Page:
The Life Line report and Director Smith’s initial observations noted that there was no strong direction being given at the Shelter and that employees and volunteers had no structure, management, or procedures.  He began to implement management that did not sit well with two of the employees, and they resigned on their own accord and under no pressure to do so.  A third employee resigned due to personal reasons that had nothing to do with Shelter operations.  No employees were terminated.  The employment vacancies have placed a strain on the Shelter’s functions until the positions are advertised and filled, and all current employees are working overtime.  At present, there are 5 vacancies.  All have been advertised and applicants are being interviewed at the present time.

Some of the duties of the personnel who resigned have had to be temporarily suspended, including the production of the “in danger” list of Shelter animals.  Before the end of February, the “in danger” list will again be available to the public through a weekly posting on the Animal Shelter page of the Douglas County web site, www.CelebrateDouglasCounty.com; the list will be posted no later than Wednesday of each week, but usually on Tuesdays. These are not animals that automatically will be euthanized if not adopted, but have reasons to be on the list, such as length of time at the Shelter, condition, etc.

The euthanization rate for the Douglas County Animal Shelter in 2012 was approximately 16 percent. The County Administrator has instructed Director Smith to keep this rate as low as possible. Current euthanizations have been limited to un-rescued feral cats which have been in isolation, rabies specimen dogs, and sick animals.

Last year (2012), a total of 3,187 animals were in the Douglas County Animal Shelter. Of that number, 38 percent were adopted; 33 percent went to rescue agencies; 11 percent were returned to their owner; and 16 percent were euthanized. The euthanization rate in Cherokee County last year was 57 percent, and about 30 percent in Henry County. Nationally, approximately 60 percent of dogs and 70 percent of cats are euthanized.

Some Shelter functions, such as kennel cleaning and pet exercise, are currently being done with Community Service workers.  An organization for volunteers is in the formative stages, and the new organization will have structure and specific duties for volunteers, as opposed to volunteers showing up at unspecified, unscheduled times for uncoordinated contributions of time and effort. There are necessary tasks that need to be daily performed and volunteers can help with these tasks but there needs to be a calendar, an assignment of responsibility, and a definitive completion.  Volunteers are also being recruited to host off-site pet adoption events for the Shelter.  Best management practices require an orderly and much-needed volunteer effort that addresses training of volunteers, education, community outreach and coordination of efforts to benefit the animals - not personal egos.  Director Smith’s wife, Cynthia, has volunteered many unpaid hours to help put together the organization. Mrs. Smith has extensive experience with the formation of this type of support group and her expertise will be invaluable in getting the new volunteer organization running in a short time period.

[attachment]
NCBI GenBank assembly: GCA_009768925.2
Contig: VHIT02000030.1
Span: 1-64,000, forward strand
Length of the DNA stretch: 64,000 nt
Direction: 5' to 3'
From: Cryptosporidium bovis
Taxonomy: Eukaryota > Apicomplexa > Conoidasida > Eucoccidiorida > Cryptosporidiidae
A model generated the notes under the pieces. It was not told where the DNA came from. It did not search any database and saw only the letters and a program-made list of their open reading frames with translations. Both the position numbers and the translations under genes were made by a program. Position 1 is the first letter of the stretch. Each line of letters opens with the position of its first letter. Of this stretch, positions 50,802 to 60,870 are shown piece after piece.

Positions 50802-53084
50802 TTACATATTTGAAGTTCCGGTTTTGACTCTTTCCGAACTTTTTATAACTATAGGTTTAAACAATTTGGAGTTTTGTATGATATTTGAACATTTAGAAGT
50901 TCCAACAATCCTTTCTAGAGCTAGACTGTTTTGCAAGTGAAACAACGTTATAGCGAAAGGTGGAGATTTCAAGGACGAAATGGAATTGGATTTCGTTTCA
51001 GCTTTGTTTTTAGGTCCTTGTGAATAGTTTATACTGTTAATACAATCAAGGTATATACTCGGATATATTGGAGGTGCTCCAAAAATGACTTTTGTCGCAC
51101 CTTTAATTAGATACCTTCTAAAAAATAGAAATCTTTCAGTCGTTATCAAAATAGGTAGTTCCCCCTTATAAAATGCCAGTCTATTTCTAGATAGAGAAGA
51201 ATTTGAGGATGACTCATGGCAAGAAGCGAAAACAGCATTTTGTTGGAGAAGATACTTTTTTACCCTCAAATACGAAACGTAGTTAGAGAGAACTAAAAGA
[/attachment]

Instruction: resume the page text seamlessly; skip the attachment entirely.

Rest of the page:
The hours for public visitation to the Shelter for animal adoptions were modified to be more citizen-friendly and to give the staff more time to clean and care for the animals. A review of the hours in effect was made to choose which were popular and which had low or no attendance.  Sunday hours were extended.  The weekday hours were set so that the actual kennel personnel - the staff who know and work daily with each animal - will be available to work with the public for adoptions and rescues personally and answer all questions. The Shelter is open on Tuesday and Thursday nights until 6:30 p.m. to facilitate visitation and adoptions for those persons who work until 5 p.m.

The County has brought in two classroom trailers so that the cramped quarters of the Shelter can be temporarily alleviated. The trailers were modified to be ADA-compliant and Code-compliant as required by law. One of the trailers will house the offices for the director and the road officers, and the other will be used for storage. This will allow more room for the animals in the shelter, and allow for more separation between animals for sanitation and disease control.

The Douglas County Board of Commissioners continues its location planning and facility research for a new animal shelter.  The Commissioners have visited other shelters in Georgia and are weighing the merits of each to design the best shelter for the County’s needs. The Commissioners anticipate placing a referendum on the November 2013 ballot for the residents to decide if bonds should be issued for the construction of a new animal shelter.  The estimated cost is $4 million.

The County is striving to take the Shelter to a professional level and adhere to the “Guidelines for Standards of Care in Animal Shelters”, and that requires change.  Due in part to the unstructured management and operation of the Animal Shelter prior to Director Smith’s arrival, there are individuals who no longer have “their way” at the Shelter.  Two were the employees who resigned; others are volunteers; one was a member of the ACAB, Mr. Carl Pyrdum, Jr.